Energy
In 2013, we and our partners generated over 229,000 Megawatt-hours of renewable electricity. That is enough to power over 30,000 New England homes. Here are a few of the ways we are capturing energy at our facilities.
Landfill Gas to Energy
In our landfills, waste gradually decomposes and produces landfill gas, which we can capture and use as a fuel for producing renewable energy. Today, six of our landfills are equipped with landfill-gasto- energy power plants, and we have three more projects under development. In 2013, these facilities delivered 227,000 Megawatthours of electricity to the power grid. Producing power from landfill gas is a double win for climate protection: it keeps heattrapping methane out of our atmosphere and it replaces fossil fuel based power generation.
Anaerobic Digestion
As partners in the AGreen and BGreen Energy projects, we have 800 kilowatts of renewable energy generating capacity at two dairy farms in Massachusetts. Through on-farm anaerobic digestion, we are using renewable resources - cow manure and food processing residuals - to produce enough electricity for hundreds of homes, while also returning valuable organic nutrients to the soil.
Landfill Solar Farm
We envision our landfills evolving into multi-use renewable energy parks, and we actively invest our time and resources to make this vision a reality. Building upon incentives we were able to secure through the Vermont SPEED program, Borrego Solar Systems, installed a 12-acre solar photovoltaic array at our landfill in Coventry, VT. With its 8 Megawatt (MW) landfill gas to energy plant (owned by Washington Electric Cooperative) and this new 2.2 MW solar facility, the Coventry site is helping to diversify and localize Vermont's energy supply.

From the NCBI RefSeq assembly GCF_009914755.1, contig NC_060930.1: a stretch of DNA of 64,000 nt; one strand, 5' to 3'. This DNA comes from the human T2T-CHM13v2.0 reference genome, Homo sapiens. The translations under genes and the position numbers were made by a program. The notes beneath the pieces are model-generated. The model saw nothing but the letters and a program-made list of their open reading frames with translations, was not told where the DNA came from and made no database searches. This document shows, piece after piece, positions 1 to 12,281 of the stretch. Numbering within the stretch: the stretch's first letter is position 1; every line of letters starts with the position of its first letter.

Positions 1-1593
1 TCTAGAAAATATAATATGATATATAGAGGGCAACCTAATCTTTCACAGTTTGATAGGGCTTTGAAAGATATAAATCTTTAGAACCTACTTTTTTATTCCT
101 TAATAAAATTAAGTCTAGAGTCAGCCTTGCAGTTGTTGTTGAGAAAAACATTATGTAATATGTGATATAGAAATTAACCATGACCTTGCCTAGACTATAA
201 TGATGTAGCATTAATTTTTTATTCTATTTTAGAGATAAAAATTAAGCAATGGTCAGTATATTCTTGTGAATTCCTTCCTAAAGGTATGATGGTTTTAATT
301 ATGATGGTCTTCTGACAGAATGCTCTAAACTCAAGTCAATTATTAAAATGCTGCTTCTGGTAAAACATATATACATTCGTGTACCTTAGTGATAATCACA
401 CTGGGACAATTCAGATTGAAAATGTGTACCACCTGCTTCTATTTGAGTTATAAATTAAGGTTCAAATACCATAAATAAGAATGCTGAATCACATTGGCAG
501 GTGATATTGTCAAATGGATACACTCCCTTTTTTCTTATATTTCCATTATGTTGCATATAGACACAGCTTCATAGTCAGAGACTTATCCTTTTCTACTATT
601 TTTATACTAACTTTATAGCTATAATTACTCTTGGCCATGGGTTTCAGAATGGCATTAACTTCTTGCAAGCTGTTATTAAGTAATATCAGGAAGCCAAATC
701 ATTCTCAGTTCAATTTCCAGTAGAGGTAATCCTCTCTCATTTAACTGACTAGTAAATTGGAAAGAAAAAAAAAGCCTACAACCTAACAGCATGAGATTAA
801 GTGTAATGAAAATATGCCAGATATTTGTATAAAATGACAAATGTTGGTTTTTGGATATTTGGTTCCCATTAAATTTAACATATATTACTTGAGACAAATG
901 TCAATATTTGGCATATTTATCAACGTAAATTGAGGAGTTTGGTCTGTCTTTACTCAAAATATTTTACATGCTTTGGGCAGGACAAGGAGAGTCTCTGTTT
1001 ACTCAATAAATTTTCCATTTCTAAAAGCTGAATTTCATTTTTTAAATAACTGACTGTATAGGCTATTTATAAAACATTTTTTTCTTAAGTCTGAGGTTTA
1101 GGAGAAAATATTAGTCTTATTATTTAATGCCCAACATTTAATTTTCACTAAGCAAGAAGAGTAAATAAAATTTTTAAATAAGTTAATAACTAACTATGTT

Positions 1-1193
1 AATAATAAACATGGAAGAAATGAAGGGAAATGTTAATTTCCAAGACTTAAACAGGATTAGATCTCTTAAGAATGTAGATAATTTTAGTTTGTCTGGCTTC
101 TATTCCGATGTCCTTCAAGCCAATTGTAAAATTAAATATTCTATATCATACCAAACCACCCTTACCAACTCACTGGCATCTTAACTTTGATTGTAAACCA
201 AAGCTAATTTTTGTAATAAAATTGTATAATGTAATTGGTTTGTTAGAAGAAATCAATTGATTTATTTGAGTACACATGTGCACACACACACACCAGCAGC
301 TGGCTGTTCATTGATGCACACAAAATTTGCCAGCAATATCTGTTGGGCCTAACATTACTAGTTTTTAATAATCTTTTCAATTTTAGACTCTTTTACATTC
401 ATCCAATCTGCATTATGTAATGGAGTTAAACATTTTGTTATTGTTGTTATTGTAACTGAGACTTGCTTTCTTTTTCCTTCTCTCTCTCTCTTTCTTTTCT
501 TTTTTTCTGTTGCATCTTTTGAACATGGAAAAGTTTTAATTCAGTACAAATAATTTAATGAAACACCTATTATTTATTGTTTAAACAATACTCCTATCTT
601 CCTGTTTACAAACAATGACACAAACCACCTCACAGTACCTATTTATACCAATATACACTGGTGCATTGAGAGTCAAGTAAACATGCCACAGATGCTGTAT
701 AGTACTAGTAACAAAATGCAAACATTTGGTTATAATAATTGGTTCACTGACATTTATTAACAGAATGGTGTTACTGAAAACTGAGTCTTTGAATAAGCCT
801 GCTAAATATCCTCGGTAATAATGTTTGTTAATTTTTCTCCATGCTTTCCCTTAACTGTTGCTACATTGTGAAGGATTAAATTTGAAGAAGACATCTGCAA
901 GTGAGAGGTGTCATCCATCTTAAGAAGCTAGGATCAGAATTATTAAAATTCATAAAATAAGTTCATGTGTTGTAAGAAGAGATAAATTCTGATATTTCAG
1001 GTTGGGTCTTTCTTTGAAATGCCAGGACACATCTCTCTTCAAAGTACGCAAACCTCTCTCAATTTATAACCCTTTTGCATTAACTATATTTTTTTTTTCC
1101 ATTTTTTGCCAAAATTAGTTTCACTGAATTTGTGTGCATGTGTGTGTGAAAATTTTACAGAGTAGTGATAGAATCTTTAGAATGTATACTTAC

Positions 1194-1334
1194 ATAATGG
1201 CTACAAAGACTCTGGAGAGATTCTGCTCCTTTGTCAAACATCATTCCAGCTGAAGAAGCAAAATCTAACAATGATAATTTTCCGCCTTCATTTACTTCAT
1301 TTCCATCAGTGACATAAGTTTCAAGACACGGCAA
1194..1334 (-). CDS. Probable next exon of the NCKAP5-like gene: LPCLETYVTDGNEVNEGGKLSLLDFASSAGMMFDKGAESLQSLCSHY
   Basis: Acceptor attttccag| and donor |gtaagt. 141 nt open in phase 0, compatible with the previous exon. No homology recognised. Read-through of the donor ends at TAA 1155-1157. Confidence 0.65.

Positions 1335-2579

Landfill Heat Recovery
This February, our North Country landfill started using geothermal loops to recover landfill heat and warm their maintenance shop. Shutting down their oil burner saves them thousands of dollars per year, reduces their exposure to fluctuating fuel costs, and cuts their carbon footprint. The project is thought to be the first of its kind in North America. The site's engineering consultants, CMA, received an award from the American Academy of Environmental Engineers and Scientists for their involvement.

Cabot Creamery Closed Loop Recycling System

Cabot Creamery is a cooperative of 1,200 dairy farm families, with four dairy processing facilities in upstate New York and New England. A long-time Casella partner, Cabot is dedicated to sustainability and always ready to collaborate on innovative new resource solutions. Most recently, Cabot's creamery facility in West Springfield, MA began pioneering an exciting new closed-loop solution for organic byproducts such as whey. Casella delivers the material to Barstow's Longview Dairy (a Cabot member farm), runs it through the BGreen Energy anaerobic digester, and creates electricity for the power grid, which Cabot then purchases to operate their creamery. Now the equivalent electricity needed to churn Cabot's butter at the West Springfield facility comes from Barstow's Longview Farm.
We take pride in working with our partners to discover environmentally and economically sustainable ways to capture renewable energy value from society's waste streams.
Learn more about our Sustainability Initiatives
Capturing value from waste through innovative resource solutions.
Our comprehensive Resource Solutions enable us to apply our knowledge and experience in recycling, collection, organics, energy and landfills to create economic and environmental value for our customers and our communities. Click here to download the PDF version of our 2014 Sustainability Report
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